Problems with friends
   
Losing a friend
It’s never easy to lose a friend, whether it's because of a fight or because you've drifted in separate directions. Losing a friend is very much like losing a girlfriend or boyfriend — you go through pretty much the same emotions, and deal with the same sadness.

Losing a friend means going through lots of feelings and disturbances:
  •  Pain
  •  Feelings of abandonment, fear, and emptiness
  •  Loss of concentration, hope, motivation and energy
  •  Changes in appetite and sleep
  •  Fatigue
Losing a friend means mourning for…
  • what you liked about them (for example, “we got along so well…”)
  • your projects and dreams (for example, “we were going to take a swimming class together”)
  • your group of friends (for example, “I’m not going to be able to hang out with their friends anymore")
  • certain habits (for example, “I used to call him every night!”)
  • your ideals (for example, “I thought we were going to be like sisters, together for our whole lives”)
Mourning for a lost friendship, step by step. Everyone recovers from a lost friendship in their own way. Like a broken leg, your broken heart may take time to heal. The process of mourning for a lost friendship comprises several stages; you might experience all of them or only some of them, in any order.

Denial: “It’s impossible!” You deny or do not understand what’s happening or why it’s happening. You're in a state of shock. Your heart and your head are all mixed up.

Anger: “I’m so mad at her!” Once the shock has passed, you may feel lots of anger, frustration, outrage, and confusion. You may even see the loss of the friendship as a betrayal or abandonment. Anger may help you let go — but be careful how you express it!

Guilt and bargaining: “I’ll change everything you want me to!” You may be tempted to do anything to not lose your friend, but in the long run this may be a bad idea. You may end up regretting many things, believing everything was your fault, and idealizing the other person. Keeping your hopes up can really hurt.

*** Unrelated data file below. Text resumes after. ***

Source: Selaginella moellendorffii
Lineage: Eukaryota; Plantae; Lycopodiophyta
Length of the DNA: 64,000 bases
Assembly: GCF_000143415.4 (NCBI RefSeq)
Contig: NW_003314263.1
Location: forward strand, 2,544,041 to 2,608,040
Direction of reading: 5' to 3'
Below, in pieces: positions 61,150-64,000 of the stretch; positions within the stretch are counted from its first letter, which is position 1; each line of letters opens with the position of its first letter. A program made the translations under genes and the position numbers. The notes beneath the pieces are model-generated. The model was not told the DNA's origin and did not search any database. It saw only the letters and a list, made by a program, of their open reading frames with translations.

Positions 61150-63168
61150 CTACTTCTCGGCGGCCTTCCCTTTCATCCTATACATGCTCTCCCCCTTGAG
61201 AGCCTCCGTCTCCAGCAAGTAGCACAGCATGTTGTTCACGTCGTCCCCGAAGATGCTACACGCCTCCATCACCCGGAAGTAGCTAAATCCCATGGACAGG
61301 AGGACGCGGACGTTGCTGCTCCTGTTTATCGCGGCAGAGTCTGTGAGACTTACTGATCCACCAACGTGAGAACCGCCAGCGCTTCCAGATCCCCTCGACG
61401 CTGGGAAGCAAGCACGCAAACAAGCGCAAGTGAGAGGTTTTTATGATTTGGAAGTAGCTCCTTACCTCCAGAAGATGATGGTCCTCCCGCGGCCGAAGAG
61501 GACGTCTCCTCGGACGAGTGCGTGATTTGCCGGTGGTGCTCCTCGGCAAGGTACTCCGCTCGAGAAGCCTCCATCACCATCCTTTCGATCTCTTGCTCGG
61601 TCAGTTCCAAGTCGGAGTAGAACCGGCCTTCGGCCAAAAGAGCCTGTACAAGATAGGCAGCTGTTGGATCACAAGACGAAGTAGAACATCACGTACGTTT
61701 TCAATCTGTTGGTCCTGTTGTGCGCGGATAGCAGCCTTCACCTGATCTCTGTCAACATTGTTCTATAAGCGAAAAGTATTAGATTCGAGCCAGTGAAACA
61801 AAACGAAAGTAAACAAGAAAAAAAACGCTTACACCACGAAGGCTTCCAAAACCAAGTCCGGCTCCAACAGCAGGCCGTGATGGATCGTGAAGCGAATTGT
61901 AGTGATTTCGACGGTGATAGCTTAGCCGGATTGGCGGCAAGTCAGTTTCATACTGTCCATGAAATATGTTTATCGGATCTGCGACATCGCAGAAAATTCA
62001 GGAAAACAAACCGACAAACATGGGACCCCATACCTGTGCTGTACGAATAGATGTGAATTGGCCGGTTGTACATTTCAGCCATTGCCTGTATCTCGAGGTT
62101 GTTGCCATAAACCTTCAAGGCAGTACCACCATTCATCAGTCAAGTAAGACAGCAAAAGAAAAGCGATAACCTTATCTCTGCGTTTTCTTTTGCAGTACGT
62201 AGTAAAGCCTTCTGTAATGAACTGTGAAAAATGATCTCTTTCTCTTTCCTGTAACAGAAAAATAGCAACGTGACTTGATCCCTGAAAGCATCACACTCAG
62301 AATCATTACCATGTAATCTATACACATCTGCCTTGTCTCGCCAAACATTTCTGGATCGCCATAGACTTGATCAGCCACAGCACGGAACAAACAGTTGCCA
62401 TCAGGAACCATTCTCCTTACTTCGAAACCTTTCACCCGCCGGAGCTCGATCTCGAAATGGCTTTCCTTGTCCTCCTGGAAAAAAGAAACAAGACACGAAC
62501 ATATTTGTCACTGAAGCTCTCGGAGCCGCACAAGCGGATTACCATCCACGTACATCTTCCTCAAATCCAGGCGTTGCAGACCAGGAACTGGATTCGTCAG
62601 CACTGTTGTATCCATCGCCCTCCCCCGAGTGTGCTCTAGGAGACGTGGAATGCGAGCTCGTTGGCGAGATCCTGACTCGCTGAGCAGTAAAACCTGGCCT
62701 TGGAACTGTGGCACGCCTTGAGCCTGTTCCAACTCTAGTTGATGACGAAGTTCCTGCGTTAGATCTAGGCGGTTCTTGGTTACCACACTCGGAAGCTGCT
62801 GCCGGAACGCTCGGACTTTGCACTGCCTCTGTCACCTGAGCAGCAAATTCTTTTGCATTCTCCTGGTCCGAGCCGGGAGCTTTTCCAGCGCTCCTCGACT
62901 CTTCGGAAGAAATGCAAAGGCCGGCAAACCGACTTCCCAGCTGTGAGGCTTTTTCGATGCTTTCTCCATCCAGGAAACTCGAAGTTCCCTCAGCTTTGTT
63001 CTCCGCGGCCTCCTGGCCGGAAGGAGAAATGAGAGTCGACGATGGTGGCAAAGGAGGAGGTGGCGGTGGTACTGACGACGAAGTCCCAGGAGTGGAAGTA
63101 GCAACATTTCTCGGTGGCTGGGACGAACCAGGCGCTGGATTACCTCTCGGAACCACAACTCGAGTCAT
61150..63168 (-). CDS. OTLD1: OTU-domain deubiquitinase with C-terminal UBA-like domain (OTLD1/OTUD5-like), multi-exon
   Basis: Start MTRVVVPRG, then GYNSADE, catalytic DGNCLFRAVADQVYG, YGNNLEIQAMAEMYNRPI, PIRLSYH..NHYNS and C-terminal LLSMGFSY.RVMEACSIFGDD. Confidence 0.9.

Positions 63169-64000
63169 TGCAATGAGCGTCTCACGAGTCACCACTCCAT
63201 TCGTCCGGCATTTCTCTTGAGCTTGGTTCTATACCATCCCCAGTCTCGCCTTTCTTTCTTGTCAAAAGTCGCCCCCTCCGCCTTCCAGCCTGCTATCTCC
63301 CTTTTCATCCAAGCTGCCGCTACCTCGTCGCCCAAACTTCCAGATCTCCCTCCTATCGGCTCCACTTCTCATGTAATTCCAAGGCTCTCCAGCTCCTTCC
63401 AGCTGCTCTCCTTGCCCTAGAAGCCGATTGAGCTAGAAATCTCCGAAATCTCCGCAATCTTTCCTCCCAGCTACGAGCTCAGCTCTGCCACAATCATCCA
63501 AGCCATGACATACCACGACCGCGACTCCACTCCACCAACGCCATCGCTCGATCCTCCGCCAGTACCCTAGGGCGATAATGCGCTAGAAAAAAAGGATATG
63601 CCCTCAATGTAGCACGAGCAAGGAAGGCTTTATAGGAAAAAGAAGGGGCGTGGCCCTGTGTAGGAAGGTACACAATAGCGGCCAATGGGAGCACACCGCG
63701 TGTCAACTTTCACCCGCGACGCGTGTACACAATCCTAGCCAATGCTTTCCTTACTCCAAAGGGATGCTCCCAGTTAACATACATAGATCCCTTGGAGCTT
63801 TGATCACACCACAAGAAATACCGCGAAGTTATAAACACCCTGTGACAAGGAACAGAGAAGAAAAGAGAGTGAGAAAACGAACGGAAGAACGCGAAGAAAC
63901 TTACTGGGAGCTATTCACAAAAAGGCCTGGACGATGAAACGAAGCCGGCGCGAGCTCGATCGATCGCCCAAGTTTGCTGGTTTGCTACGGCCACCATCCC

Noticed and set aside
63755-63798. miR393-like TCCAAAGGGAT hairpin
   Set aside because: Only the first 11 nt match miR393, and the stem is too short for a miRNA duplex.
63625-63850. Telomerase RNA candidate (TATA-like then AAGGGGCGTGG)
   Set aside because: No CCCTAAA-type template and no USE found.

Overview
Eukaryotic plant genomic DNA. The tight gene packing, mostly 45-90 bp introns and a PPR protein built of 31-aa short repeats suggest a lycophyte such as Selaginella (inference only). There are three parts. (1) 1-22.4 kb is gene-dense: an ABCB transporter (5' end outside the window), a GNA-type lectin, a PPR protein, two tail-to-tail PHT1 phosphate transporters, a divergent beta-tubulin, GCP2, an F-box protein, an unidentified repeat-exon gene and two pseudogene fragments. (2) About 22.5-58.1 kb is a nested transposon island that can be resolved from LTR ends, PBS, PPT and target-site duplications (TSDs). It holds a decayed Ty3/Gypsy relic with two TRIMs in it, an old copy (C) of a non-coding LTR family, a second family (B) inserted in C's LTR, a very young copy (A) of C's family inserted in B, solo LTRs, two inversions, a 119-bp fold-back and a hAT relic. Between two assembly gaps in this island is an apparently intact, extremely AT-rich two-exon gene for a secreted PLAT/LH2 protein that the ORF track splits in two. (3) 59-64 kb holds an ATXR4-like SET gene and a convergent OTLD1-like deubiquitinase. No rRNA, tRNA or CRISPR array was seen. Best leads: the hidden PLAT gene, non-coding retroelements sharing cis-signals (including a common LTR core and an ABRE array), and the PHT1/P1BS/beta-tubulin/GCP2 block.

Sadness: “It's really over, and I feel so low!” Sadness is often part of the process of losing a friend. You've got a right to cry. You have to go through these feelings of loss to realize that it is really over. Give yourself a break and do some things you like.

Acceptance: “I still think about it sometimes, but I’m moving on!” We all learn to live with the end of a friendship, even when it’s difficult. You'll begin to have more confidence in yourself and to feel better, and the future won’t seem as gloomy. With time, you'll have new dreams and new friends…

How you can help yourself get through the pain of losing a friend:
  • Make sure you have people around you who can give you support (friends or family, or call Tel-jeunes!).
  • Remember: take your time. Time heals all wounds.
  • Continue your regular activities, especially the ones that make you happiest.
did you know ?

Every one has their own reaction to seeing people who are important to them becoming romantically involved with each other.

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